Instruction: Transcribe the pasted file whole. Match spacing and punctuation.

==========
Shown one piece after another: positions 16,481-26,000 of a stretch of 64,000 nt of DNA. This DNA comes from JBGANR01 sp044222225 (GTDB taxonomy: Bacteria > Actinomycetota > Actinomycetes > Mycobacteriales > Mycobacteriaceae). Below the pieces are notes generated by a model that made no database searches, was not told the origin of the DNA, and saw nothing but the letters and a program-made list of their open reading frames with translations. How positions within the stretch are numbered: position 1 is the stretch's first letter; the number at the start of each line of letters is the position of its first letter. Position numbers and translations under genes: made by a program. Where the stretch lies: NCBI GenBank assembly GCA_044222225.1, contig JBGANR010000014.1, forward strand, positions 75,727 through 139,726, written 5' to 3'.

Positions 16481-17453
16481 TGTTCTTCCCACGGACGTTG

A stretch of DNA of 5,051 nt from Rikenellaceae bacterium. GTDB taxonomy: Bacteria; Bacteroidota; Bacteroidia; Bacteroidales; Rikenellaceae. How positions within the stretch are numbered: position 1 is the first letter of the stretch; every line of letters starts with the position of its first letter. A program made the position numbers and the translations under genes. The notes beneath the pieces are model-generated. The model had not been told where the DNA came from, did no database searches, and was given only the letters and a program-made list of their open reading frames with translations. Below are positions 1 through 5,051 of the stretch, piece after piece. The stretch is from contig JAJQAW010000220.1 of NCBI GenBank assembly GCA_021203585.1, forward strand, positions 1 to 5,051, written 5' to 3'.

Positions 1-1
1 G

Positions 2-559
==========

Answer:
Shown one piece after another: positions 16,481-26,000 of a stretch of 64,000 nt of DNA. This DNA comes from JBGANR01 sp044222225 (GTDB taxonomy: Bacteria > Actinomycetota > Actinomycetes > Mycobacteriales > Mycobacteriaceae). Below the pieces are notes generated by a model that made no database searches, was not told the origin of the DNA, and saw nothing but the letters and a program-made list of their open reading frames with translations. How positions within the stretch are numbered: position 1 is the stretch's first letter; the number at the start of each line of letters is the position of its first letter. Position numbers and translations under genes: made by a program. Where the stretch lies: NCBI GenBank assembly GCA_044222225.1, contig JBGANR010000014.1, forward strand, positions 75,727 through 139,726, written 5' to 3'.

Positions 16481-17453
16481 TGTTCTTCCCACGGACGTTG

A stretch of DNA of 5,051 nt from Rikenellaceae bacterium. GTDB taxonomy: Bacteria; Bacteroidota; Bacteroidia; Bacteroidales; Rikenellaceae. How positions within the stretch are numbered: position 1 is the first letter of the stretch; every line of letters starts with the position of its first letter. A program made the position numbers and the translations under genes. The notes beneath the pieces are model-generated. The model had not been told where the DNA came from, did no database searches, and was given only the letters and a program-made list of their open reading frames with translations. Below are positions 1 through 5,051 of the stretch, piece after piece. The stretch is from contig JAJQAW010000220.1 of NCBI GenBank assembly GCA_021203585.1, forward strand, positions 1 to 5,051, written 5' to 3'.

Positions 1-1
1 G

Positions 2-559